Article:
Monday, April 28, 2014

X is for X-FACTOR

We all strive for the elusive X-FACTOR, that quality that will distinguish our novel from every other novel in our genre. That special something that will set our prose a flame and drive us to instant stardom.

It happened to others; others being authors like Mordecai Richler, Alexandra Sokoloff, Yann Martel, Alice Munro, Margaret Lawrence, Leonard Cohen,. Their work includes the X-FACTOR, and it shows.

So, where do you get it? This X-FACTOR?

If Tolstoy were here, he'd say you do your homework and more. The man understood what he was talking about. He spent 4 years researching Napolean before ever thinking of starting War and Peace. And this was before electricity~!

You never get lazy and pick the easiest word to describe what others have described before you. You write from your gut, not that safe place that has ample verbs that are so predictable. You create a hero that we can cry over, yell at, cheer for. And mostly, you drive yourself nuts trying to get it perfect. Oh, and you treat your reader like an adult.

I read a novel recently for the sole purpose of writing a review and posting it everywhere. That's what we're here for, to support each other. I couldn't finish it. The writing was fine. But it was clear the writer didn't stretch, didn't go that extra mile to write original prose, or most importantly, give me a protagonist I could cheer for.

There was no X-FACTOR.

Now I'm left writing no review (I can't lie) and hoping I never get asked why.

--
joylene, who's off to make sure the X-FACTOR is in her story.

ps. If you haven't already, read War and Peace. Honestly, it covers every theme you can think to write about.

25 comments:

Hilary Melton-Butcher said...

Hi Joylene - x is a tricky one isn't - looks like you've sent us off to read up on Tolstoy - one day perhaps - cheers Hilary

Alex J. Cavanaugh said...

That certain something that makes our story unique and compelling.
Sorry you couldn't finish the book.

Elsie Amata said...

I've never read it. Maybe one day I will.

Gosh, I hope I never write a book that causes someone to say, "I just couldn't finish it."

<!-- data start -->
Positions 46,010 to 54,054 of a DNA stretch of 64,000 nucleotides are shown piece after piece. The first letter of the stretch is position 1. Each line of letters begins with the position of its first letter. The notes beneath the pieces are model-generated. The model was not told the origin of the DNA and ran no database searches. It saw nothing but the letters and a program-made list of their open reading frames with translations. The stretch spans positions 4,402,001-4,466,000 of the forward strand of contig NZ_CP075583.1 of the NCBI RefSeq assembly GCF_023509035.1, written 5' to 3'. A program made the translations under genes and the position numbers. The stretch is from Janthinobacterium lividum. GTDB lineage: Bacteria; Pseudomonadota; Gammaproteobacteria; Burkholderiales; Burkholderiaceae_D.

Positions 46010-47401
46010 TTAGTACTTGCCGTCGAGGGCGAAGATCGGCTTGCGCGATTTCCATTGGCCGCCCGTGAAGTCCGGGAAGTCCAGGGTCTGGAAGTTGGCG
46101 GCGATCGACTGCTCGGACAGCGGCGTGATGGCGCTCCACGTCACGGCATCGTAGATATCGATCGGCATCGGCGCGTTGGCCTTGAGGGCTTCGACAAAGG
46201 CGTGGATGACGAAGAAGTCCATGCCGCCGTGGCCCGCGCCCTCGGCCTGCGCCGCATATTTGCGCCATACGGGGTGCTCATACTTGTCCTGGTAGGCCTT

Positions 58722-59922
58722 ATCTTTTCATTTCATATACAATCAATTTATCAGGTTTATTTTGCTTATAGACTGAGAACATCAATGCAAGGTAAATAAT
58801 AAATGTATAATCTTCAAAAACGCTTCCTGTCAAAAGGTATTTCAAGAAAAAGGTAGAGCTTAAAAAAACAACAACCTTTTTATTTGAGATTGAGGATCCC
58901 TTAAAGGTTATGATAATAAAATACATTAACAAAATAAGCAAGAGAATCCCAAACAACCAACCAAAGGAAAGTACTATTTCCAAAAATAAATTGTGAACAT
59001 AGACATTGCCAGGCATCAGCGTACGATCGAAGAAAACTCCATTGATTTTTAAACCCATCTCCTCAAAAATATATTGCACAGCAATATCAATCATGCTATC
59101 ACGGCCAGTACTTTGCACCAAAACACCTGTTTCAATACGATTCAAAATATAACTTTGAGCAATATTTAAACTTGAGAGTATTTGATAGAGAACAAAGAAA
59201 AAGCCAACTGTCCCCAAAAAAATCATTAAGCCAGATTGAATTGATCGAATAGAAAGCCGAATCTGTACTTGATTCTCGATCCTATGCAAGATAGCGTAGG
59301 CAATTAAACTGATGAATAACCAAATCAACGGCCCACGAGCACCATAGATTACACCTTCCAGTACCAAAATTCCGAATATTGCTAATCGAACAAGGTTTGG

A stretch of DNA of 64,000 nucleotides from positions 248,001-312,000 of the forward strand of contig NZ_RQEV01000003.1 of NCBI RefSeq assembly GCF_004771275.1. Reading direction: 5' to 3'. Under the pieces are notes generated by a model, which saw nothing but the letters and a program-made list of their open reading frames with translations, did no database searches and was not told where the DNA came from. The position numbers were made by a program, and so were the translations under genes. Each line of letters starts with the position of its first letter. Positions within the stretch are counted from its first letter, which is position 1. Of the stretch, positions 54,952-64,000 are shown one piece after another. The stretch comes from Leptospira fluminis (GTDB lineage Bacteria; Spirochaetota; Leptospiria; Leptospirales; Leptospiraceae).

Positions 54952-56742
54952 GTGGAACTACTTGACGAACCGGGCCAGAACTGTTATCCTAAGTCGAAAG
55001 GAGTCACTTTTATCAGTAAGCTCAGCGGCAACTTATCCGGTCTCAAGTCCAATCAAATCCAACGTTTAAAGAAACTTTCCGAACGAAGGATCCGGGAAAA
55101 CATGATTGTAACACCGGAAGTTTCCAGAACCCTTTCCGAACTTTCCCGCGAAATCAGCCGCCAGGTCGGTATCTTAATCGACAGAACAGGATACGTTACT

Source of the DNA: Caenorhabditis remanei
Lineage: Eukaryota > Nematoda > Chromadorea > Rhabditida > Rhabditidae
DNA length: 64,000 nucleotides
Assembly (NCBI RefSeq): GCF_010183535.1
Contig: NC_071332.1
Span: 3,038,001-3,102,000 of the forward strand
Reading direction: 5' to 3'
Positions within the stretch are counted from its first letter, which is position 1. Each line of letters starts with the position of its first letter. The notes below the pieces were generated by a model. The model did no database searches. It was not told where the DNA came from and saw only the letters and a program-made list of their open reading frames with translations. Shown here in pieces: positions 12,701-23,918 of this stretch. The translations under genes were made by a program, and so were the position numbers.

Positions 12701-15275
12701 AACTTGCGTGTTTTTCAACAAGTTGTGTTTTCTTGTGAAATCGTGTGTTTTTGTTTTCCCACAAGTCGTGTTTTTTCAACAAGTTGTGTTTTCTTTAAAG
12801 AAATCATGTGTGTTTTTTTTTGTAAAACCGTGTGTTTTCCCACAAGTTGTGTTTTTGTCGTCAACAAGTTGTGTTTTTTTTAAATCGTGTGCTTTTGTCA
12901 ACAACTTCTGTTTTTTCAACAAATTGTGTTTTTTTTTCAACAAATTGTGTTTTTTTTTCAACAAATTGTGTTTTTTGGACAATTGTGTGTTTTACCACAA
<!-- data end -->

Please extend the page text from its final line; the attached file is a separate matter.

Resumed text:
Elsie
AJ's wHooligan in the A-Z Challenge

LittleCely said...

I've been wanting to read War and Peace for a while now. I really should. I love reading books with that X-Factor and I hope that I'll be able to find mine soon enough as well.

LittleCely's Blog

Jennifer Chandler said...

Wonderful post. The X-Factor comes when we let go of ourselves and write the story that needs to be told, that's trying to be told and is telling us to "get out of the way!"

War and Peace is on my TBR pile. It's been there for a long time. I'll make it there...eventually!

Jen

Christine Rains said...

Awesome post! I've come across a few books lately that have lacked the X-Factor.

L. Diane Wolfe said...

Finding that X-Factor takes effort.

Pat Hatt said...

There will always be some that like and some that don't, but yep, should go the extra mile indeed

cleemckenzie said...

You're the third blogger I've read this month who flat out states they couldn't finish a book. I think it's great to be honest with the author. If it's the missing X factor, they should know it, so their next book stands a chance of having it.

I started War and Peace, then I had kids. Maybe now I can get back to where I left off.

Great post this morning!

Nobu said...

I will read War and Peace. Thanks

Chrys Fey said...

I haven't read War and Peace, but I have wanted to. :)

Finley Jayne said...

Stopping by to say 'hi' from the A-Z Challenge!
Finley Jayne
http://finleyjaynesbookshelves.blogspot.com/

Joylene Nowell Butler said...

@Hilary, you won't regret it. War & Peace truly is a fantastic read.

@Alex, me too. The author's a great person.

@ Elsie, let me know if you do. I'd love to hear your opinion.

@LittleCely, it took me several months to read W&P, but I loved it. I kept wondering why I'd taken so long to pick it up.

@Jennifer, thanks. Hope you let me know what you think of Tolstoy.

@Christine, I know what you mean. Makes you wonder what editors and publishers are thinking.

@Diane, that's so true.

@Pat, I agree. And I also believe just because I didn't enjoy the book, doesn't mean others won't.